Home > The Other Miss Bridgerton (Rokesbys #3)(9)

The Other Miss Bridgerton (Rokesbys #3)(9)
Author: Julia Quinn

“I’m hungry,” she said, without bothering to look and see who had entered the cabin.

“Thought you might be,” came the captain’s voice. A warm, crusty roll landed on the bed next to her shoulder. It smelled heavenly.

“Brought you butter too,” the captain said.

Poppy thought about turning to face him, but she’d long since realized that any change in position involved a rather undignified amount of grunting and twisting. So she just said, “Shall I fill your bed with crumbs?”

“There are so many interesting rejoinders to such a statement,” he said, and she could hear the lazy smile in his voice, “but I will refrain.”

Score one for him, again . Damn it.

“If you’d like,” he said mildly, “I’ll free you from your bindings.”

That was enough to make her twist her head. “We’re well out to sea, then?”

He stepped forward, holding a knife. “Far enough that one would have to be far less clever than you to attempt an escape.”

She wrinkled her nose. “Compliment?”

“Absolutely,” he said, his smile positively lethal.

“I assume you plan to use that knife on my bindings.”

He nodded, slicing her free. “Not that the alternatives aren’t tempting.”

Her eyes flew to his face.

“I jest,” he said, almost rotely.

Poppy was not amused.

The captain just shrugged, tugging the rope out from under her ankles. “My life would be far simpler if you were not here, Miss Bridgerton.”

“You could have left me in Charmouth,” she reminded him.

“No,” he said, “I couldn’t have done.”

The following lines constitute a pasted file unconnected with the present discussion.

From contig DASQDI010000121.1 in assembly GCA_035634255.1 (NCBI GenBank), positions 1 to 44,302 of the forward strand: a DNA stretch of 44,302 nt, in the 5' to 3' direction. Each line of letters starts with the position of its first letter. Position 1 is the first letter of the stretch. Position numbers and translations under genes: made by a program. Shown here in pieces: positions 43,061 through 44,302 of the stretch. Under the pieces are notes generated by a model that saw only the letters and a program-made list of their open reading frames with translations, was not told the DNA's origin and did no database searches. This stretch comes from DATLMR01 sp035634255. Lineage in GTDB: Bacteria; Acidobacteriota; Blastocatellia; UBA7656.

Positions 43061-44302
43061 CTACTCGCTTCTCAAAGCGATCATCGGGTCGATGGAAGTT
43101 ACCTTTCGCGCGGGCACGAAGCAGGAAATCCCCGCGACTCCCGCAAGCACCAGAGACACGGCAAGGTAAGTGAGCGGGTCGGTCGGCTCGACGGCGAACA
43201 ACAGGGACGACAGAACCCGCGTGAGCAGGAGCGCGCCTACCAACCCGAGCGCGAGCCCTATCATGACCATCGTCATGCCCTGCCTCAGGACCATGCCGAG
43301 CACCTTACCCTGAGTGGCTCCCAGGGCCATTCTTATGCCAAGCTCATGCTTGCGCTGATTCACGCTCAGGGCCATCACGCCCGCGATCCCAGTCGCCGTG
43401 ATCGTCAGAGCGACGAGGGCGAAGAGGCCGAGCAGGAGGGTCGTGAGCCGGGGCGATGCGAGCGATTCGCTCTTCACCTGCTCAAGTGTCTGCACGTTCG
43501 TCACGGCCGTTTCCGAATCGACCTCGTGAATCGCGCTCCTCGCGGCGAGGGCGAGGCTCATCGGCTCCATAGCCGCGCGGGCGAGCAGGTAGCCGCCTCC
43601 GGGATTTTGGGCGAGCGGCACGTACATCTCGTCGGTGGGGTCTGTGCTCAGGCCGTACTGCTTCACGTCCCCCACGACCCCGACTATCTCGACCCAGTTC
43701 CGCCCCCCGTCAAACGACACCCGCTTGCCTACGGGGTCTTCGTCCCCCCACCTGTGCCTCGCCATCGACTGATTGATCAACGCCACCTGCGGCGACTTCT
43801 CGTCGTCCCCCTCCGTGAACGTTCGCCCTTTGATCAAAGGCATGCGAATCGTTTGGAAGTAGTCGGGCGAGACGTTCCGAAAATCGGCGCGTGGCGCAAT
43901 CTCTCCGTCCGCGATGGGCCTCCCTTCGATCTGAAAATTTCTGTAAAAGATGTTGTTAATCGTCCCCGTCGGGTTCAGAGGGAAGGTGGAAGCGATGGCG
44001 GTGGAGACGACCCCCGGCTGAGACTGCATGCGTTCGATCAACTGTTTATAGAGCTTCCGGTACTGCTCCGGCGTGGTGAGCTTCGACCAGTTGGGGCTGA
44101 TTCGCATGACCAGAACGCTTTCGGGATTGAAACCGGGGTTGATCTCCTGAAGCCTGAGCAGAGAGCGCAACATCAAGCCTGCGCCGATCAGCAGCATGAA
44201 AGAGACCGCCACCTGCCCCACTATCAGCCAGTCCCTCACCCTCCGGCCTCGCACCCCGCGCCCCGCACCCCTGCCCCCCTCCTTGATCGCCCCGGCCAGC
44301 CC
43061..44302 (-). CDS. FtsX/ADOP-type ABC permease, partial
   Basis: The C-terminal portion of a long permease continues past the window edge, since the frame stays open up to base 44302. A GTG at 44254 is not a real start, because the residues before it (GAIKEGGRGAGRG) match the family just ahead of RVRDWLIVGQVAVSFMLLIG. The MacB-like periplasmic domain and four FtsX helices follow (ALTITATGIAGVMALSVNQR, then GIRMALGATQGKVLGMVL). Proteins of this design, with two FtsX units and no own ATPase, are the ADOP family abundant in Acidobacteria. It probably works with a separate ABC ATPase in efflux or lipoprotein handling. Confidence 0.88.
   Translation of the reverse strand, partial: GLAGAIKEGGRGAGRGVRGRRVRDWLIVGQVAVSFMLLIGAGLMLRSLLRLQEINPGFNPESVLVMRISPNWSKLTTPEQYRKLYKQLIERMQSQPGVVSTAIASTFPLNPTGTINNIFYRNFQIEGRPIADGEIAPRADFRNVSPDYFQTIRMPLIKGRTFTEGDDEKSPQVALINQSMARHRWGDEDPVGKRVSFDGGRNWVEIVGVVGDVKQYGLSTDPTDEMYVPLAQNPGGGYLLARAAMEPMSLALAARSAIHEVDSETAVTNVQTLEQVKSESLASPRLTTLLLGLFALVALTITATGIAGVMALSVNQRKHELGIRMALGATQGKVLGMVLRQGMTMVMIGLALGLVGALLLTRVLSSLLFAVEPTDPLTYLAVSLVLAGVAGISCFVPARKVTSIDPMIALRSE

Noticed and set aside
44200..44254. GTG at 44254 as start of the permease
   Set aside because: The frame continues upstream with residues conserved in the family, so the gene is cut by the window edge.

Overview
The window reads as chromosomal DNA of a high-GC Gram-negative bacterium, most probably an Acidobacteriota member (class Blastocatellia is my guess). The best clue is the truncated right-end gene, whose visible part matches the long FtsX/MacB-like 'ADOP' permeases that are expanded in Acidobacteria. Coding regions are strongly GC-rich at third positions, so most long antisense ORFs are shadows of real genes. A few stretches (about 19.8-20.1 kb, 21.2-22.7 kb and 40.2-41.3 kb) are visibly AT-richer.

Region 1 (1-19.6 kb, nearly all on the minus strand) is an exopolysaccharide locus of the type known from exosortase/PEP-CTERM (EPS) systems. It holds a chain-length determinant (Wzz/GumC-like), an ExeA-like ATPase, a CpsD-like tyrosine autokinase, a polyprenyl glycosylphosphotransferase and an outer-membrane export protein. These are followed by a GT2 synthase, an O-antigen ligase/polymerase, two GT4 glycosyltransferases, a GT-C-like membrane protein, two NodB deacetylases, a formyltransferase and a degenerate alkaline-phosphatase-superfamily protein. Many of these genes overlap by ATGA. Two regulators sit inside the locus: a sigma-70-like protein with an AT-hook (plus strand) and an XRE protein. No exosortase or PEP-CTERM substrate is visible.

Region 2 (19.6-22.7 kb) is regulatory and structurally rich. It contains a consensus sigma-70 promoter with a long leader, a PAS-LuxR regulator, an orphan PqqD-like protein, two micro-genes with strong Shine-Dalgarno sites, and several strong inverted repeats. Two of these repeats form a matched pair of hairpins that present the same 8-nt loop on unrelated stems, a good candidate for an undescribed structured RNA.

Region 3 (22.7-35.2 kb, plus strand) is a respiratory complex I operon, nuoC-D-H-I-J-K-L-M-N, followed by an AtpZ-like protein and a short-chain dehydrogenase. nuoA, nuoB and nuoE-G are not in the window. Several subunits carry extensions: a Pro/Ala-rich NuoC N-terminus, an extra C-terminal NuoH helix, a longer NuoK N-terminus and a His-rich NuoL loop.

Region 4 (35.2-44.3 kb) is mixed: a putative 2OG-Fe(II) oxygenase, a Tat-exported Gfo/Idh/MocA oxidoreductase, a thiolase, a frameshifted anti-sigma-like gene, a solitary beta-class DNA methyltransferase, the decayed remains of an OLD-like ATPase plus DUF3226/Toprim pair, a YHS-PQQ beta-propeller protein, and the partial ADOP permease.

She picked up the roll and took a bite of unladylike proportions.

“You are hungry,” he murmured.

She shot him a look that told him what she thought of his overly obvious statement.

He tossed another roll in her direction. She caught it one-handed and managed not to smile.

“Well done, Miss Bridgerton,” he said.

“I have four brothers,” she said with a shrug.

“Do you now?” he asked mildly.

She glanced up briefly from her food. “We’re fiendishly competitive.”

He pulled a chair out from his surprisingly elegant dining table, then sat, resting one ankle on the opposite knee with lazy grace. “All good at games?”

She leveled her gaze onto his. She could be every bit as nonchalant as he. And if she couldn’t, she’d die trying. “Some better than others,” she said, then finished up the first roll.

He laughed. “Meaning you’re the best?”

She lifted a brow. “I didn’t say that.”

“You didn’t have to.”

“I like to win.”

“Most people do.”

She fully intended to respond with a cuttingly witty rejoinder, but he beat her to the punch with “You, I imagine, however, like to win more than most.”

She pursed her lips. “Compliment?”

He shook his head, his lips still curved into a vexing little smile. “Not this time.”

“Because you’re afraid I’m going to best you?”

“Because I’m afraid you’re going to make my life a living hell.”

Poppy’s lips parted in surprise. That was not what she’d expected him to say. She regarded the second roll, then took a bite. “Some would say,” she said once she’d finished chewing, “that such language isn’t appropriate in the presence of a lady.”

“We’re hardly in a drawing room,” he returned, “and besides, I thought you said you had four brothers. Surely they’ve managed to blister your ears once or twice.”

They had, of course, and Poppy wasn’t so high in the instep that she would faint at the occasional curse. She’d scolded the captain mainly just to annoy him, and she rather suspected he knew that.

Which annoyed her .

She decided to change the subject. “I believe you said you’d brought butter.”